Michener wrote many books, mostly fiction, but also a superb factual book called Iberia, packed with history and stories and photographs, and is well worth a read, especially if you love Spain. There is also his autobiography, “The World Is My Home.” But for The Drifters, I have to thank you James Michener, as my life has been immeasurably blessed by that one book.
I could go on… thanks Hemingway, for influencing Michener, thanks Gertrude Stein for telling Hemingway…but really the thanks are due to Pamplona and it’s people, for turning a religious event into something that really is out-of-this-world…as I said near the beginning,what on earth would one of those other-worldly aliens make of this town and its inhabitants? I know what I made of it, and it changed my life for the infinitesimal better. Thank you Pamplona and Pamplonicans, I love you to bits, and as I wrote somewhere else recently…I blame the patxaran.
Oh, and Monty Python? Well, sort of, but not quite….but another “M.P.” for sure. And no, not my brother, Michael Pinks, but Michael Palin.
For those who don’t know, Michael Palin was part of Monty Python, but he was also a huge Ernest Hemingway fan. Ever since he was a boy growing up in the northern English city of Sheffield , he read Hemingway’s books and fell for this world outside his own that the great man wrote about. As he wrote in his book that accompanied a BBC travel series, “Hemingway Adventure,” after reading some of the man’s stuff, he felt like, he wrote, “I’d grown up a little. Lost my literary virginity. Books would never be quite the same again.”
He decided he would go out and experience Hemingway’s world, and that; “I must be bold and fearless and go out there and do it for myself.” He goes on to say; “Unfortunately in the 1950’s there wasn’t much call for provincial English schoolboys to carry mortars up Spanish hillsides, and though I had a goldfish I hadn’t fought for seven hours to land it.”
Decades later, and well after the Monty Python series and films were over, he has become a bit of a traveller, in fact a hugely entertaining, knowledgeable and funny one, who does wonderful and witty travel programmes for the BBC, and for the centenary of Hemingway’s birth in 1999, the Beeb, as we call them, sent him around the world following the writers path. And so it came to pass, of course, that he ended up in Pamplona during fiesta.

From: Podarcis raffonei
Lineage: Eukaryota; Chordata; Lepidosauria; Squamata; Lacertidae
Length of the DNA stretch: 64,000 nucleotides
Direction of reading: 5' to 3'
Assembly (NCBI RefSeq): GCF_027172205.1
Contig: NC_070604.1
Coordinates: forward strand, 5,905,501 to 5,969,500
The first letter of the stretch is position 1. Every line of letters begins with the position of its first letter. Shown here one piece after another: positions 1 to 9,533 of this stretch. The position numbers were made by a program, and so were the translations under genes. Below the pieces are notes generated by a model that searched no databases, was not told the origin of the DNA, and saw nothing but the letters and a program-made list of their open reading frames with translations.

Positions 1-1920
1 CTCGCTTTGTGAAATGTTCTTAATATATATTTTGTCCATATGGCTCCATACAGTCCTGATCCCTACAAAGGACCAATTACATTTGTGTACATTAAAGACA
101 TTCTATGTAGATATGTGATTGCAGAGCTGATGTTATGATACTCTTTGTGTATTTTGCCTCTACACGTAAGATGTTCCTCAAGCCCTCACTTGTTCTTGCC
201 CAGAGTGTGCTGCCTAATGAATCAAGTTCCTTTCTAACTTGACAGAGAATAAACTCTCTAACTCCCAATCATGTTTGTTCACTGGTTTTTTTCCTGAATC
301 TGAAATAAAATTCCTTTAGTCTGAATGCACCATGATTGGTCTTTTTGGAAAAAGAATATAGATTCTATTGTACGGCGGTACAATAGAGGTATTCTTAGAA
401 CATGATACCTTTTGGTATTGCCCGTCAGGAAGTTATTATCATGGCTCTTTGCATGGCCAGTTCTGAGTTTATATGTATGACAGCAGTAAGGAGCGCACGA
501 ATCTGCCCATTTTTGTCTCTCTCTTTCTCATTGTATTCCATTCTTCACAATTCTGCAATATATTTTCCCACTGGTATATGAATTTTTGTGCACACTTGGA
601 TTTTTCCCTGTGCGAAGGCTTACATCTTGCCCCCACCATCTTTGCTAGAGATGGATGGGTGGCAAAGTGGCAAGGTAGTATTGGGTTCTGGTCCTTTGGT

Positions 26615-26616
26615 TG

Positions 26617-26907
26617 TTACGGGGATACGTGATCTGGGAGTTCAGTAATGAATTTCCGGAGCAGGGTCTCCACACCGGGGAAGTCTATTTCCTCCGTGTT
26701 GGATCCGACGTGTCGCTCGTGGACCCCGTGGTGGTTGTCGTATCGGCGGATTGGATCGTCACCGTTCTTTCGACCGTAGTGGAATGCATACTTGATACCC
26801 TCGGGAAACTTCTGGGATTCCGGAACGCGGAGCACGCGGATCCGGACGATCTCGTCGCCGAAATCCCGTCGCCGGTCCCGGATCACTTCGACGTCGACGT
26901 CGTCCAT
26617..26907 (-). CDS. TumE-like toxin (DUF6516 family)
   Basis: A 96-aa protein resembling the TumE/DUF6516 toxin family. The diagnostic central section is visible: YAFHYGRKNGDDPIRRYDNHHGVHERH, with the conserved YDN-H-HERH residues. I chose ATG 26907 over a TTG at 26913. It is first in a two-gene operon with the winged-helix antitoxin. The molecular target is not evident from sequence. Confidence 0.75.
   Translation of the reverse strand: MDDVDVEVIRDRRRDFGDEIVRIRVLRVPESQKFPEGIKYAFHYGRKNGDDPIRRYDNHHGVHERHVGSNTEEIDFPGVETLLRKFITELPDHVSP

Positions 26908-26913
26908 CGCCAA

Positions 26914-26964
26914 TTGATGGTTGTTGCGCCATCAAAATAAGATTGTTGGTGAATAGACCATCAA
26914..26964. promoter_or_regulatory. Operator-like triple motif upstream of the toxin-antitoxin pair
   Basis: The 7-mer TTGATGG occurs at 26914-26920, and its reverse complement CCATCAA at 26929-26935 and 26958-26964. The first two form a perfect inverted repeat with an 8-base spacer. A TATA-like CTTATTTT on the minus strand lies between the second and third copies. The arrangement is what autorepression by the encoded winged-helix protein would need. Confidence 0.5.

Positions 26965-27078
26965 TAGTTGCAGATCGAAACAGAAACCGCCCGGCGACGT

He stayed in the La Perla hotel in the square for the three days he was there, before having to move on and film more for the series, but he certainly caught the mood of fiesta. After all for those who know, those first three days are madness personified. Magic, marvellous and manic madness for sure and if you can only go for a few days, make it the beginning!
He didn’t do the run itself, but watched it from a balcony window in the hotel, but he did of course talked to people about it, including John Macho and James Ballor, always known as Curly. In the book, when he asks Curly about the run and why he did it and what he felt from it, one of the reasons Curly gives him is; “It’s an aphrodisiac, Michael. Believe me.” His reply? “Believe him or not, I can’t help thinking taking Viagra would be easier.”
“Michael Palin’s Hemingway Adventure” was a great series, and the book is a colourful and interesting travelogue through Hemingway’s life, written in Palin’s own simple, straightforward and inimitable style. It’s funny too. (He also wrote a funny novel called “Hemingway’s Chair”, for those of you interested.) But I’ll leave with this quote from the book of the series, before he watched his first run.
“There is not much rest to be had in Pamplona tonight. Those who have run with the bulls before will try to sleep as best they can. Those who haven’t will, likely as not, have been awake most of the night saucing themselves up. Those of us who are here to film have to be getting into positions on the course by six o’clock. And the noise goes on. It’s like the night before battle.” Two things I love in that paragraph…”saucing themselves up!” and “the noise goes on. It’s like the night before battle”. He got it!
The Osasuna song
So, back to El Maestro Turillas for this months ending video, and let’s go from bulls…to balls. I mentioned he wrote the club song for the local football team, Osasuna, so here it is. There are many versions out there on the net of course, and of much better quality, but these guys in the band are my friends, and I love them to bits too. They are a Pamplona band, and used to be called Impekables, but are now Los Zopilotes Txirriaos. The song is “We’ll always be Reds.” But for some reason that night the words were changed to “We’ll always be guiris” (foreigners). Can’t imagine for the life of me why…the song starts after about 40 seconds. Remember, the music is The Maestro’s…